E-mails overrunning a business near you

Is this what the world is coming to? People sitting 6 inches away from each other will not talk to each other but instead, write short e-mails?

An example:

From: Someone

Sent: November, Wednesday 1, 2000 11:41 AM

To: Someone else

Subject: Outside

Did you see that?

----------

From: Someone else

Sent: November, Wednesday 1, 2000 11:42 AM

To: Someone

Subject: RE: Outside

See what?

----------

From: Someone

Sent: November, Wednesday 1, 2000 11:43 AM

To: Someone else

Subject: RE: Outside

That!

----------

(Person turns head, looks out window between cubicles. Godzilla is battling Kim Fields, otherwise known as Tootie from the "Facts of Life," across the street. He nods to the woman sitting next to him, then writes another e-mail to her).

From: Someone else

Sent: November, Wednesday 1, 2000 11:45 AM

To: Someone

Subject: RE: Outside

Cool. She may need Mrs. Garrett's help.

----------

Internet.com reports that a survey by Pitney Bowes indicates a huge increase in employee discussions taking place via e-mail. Sure, this makes sense, for many companies are chains that span from here to Neptune, and everyone knows a long-distance phone call to Neptune isn't cheap. But what's strange is the communication within an office is taking the same form.

Although they list percentages for other countries, let's just focus a second on this great country, um -- what's the name? -- the United States:

* 84 percent of workers report using the Internet every day

* 75 percent use the intranet, which is a company's internal Internet, every day

* 96 percent use e-mail every day

* 55 percent knew Jo dated Godzilla on a few "Facts of Life" episodes before he broke up with her and went after Blair

There are plusses and minuses to using e-mail versus issuing a memo, calling a co-worker or distributing pamphlets from a bi-plane. Some, including Ron Ploof of IceGroup (doop de doop), have even gone so far as to say the constant e-mail is causing stress in the workplace. IceGroup is an eBusiness consultant provider, Ron Ploof gives speeches to professionals about the dangers e-mail can possess and "Shoop" was a song produced by Salt & Peppa back in the early '90s. There are three areas Ploof recommended corporations address: productivity, employee frustration and e-mail paranoia.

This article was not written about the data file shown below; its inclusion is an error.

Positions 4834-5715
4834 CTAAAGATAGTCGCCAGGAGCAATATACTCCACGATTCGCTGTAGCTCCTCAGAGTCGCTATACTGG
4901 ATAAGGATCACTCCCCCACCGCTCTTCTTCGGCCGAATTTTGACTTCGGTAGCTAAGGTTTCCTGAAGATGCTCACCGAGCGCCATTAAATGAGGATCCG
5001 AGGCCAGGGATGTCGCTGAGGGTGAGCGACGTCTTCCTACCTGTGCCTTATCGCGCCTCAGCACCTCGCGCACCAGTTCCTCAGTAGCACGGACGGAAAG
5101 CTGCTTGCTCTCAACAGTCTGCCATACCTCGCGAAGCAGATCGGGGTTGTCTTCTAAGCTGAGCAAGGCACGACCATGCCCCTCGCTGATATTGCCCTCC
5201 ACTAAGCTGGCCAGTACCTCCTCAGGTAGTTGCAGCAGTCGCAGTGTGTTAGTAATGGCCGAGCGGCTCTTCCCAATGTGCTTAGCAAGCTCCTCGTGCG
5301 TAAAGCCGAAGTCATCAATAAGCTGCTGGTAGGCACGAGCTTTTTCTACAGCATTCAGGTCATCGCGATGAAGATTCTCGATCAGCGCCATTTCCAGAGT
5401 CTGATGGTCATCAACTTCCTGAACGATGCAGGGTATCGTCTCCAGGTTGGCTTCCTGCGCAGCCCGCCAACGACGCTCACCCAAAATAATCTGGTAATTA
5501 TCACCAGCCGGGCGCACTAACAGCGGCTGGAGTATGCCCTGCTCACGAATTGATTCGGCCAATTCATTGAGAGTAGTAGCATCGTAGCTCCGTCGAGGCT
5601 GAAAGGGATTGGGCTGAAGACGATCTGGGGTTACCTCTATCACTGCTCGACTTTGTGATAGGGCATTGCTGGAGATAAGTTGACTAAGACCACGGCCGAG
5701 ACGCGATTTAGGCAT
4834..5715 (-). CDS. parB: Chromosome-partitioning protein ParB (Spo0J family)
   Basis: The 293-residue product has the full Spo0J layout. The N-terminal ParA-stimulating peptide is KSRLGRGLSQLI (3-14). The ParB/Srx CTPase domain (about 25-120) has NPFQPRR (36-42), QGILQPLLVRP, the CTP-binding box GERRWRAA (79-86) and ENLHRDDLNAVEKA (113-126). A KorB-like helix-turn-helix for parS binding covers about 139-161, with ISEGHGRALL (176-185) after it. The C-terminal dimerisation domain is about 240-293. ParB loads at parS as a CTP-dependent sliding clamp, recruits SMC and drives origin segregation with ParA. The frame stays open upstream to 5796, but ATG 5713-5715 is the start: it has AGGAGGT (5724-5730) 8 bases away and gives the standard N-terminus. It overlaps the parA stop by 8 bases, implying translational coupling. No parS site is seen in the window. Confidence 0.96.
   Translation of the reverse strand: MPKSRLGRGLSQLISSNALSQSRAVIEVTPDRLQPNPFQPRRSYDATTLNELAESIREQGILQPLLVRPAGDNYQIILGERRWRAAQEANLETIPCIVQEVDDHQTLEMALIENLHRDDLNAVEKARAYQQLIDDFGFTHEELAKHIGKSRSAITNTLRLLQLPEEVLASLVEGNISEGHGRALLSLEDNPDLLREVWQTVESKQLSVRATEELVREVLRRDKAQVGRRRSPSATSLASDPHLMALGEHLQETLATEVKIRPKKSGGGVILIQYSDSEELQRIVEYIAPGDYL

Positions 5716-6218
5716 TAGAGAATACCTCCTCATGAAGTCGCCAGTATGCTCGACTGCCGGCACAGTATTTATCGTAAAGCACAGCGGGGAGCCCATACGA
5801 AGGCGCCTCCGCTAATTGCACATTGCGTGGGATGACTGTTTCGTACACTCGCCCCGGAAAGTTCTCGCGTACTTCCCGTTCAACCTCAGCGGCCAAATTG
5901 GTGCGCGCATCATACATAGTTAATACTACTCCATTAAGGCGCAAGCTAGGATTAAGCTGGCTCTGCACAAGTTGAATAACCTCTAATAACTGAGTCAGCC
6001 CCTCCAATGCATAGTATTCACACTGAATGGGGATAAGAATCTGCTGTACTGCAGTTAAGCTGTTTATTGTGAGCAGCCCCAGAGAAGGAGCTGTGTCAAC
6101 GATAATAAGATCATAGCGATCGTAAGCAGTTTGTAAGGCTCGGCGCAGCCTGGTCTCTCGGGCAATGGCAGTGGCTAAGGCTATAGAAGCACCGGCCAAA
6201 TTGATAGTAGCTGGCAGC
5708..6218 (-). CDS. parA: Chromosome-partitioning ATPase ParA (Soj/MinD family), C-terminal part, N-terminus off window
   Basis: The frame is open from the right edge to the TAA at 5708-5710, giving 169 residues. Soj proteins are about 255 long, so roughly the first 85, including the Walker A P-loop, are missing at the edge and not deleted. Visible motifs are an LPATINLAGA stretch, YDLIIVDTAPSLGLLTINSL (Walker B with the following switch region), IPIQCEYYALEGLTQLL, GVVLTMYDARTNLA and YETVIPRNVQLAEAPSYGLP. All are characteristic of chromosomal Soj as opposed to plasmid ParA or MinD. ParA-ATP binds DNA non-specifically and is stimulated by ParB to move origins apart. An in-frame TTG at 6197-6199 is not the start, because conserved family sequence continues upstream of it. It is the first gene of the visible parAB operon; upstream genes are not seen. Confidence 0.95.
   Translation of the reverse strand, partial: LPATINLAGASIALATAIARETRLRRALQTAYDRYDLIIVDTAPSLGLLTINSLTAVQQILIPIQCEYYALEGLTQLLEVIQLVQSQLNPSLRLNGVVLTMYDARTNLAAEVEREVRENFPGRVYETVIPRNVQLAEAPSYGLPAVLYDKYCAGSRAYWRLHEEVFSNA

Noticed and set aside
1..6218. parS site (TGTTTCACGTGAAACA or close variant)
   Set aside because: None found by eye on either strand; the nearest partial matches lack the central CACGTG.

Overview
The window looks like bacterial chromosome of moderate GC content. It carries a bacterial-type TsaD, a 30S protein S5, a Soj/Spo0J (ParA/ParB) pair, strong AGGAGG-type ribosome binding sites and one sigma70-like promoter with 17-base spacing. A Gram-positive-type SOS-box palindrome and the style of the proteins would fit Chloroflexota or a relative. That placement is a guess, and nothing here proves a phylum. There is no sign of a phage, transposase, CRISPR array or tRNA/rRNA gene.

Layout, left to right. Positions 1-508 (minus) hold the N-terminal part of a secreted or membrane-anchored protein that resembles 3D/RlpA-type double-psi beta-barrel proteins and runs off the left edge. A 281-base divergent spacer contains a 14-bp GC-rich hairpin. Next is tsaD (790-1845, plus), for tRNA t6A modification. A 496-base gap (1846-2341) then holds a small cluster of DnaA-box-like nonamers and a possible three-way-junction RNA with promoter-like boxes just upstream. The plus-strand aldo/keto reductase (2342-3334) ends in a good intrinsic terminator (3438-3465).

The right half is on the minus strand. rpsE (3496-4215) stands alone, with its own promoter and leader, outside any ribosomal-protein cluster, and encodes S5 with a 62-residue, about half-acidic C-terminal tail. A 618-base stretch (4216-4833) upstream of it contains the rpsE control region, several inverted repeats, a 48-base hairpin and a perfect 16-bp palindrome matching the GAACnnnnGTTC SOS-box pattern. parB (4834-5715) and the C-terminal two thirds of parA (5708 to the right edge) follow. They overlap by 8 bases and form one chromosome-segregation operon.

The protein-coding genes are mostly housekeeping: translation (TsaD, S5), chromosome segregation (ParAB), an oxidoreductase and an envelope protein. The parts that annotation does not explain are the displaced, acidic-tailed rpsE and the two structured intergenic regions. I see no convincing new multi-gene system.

Production: "Man, I just wrote 13,219 e-mails, I feel like I've done something today." Is this you? I guess if you're sending viruses, you DID accomplish something, but if you're just forwarding messages or telling people you are wearing a new cowboy hat, try to do something that actually is productive, like your job.

Employee frustration: "I told my boss, 'I hate you, die!' on e-mail, and he just didn't understand the meaning." Somebody came up with the figure that 93 percent of face-to-face communication is nonverbal. All you need to do is every time you send an e-mail to someone, also scan in a picture of yourself looking as if you are speaking. Heck, just get a Webcam and let people watch you growl while typing.

E-mail paranoia: Are more people scared of large inboxes or Godzilla reruns? It's sad, but according to Ploof, people have become slaves to their e-mail. Not just personal stuff, but work items. I have one suggestion for those people -- just change your e-mail address, and give it out to only those people you want to have it, like stalkers.

Then there's the question of just how much time people should be spending writing personal e-mail on company time. Come on, it doesn't take a genius to figure this out. Take the time you spend at the coffee machine minus the time on smoke breaks minus the time walking to the copy machine minus time talking to random folks about how much you cannot stand "The Facts of Life" and that'll give you probably close to eight hours. So just spend all day writing to your friends!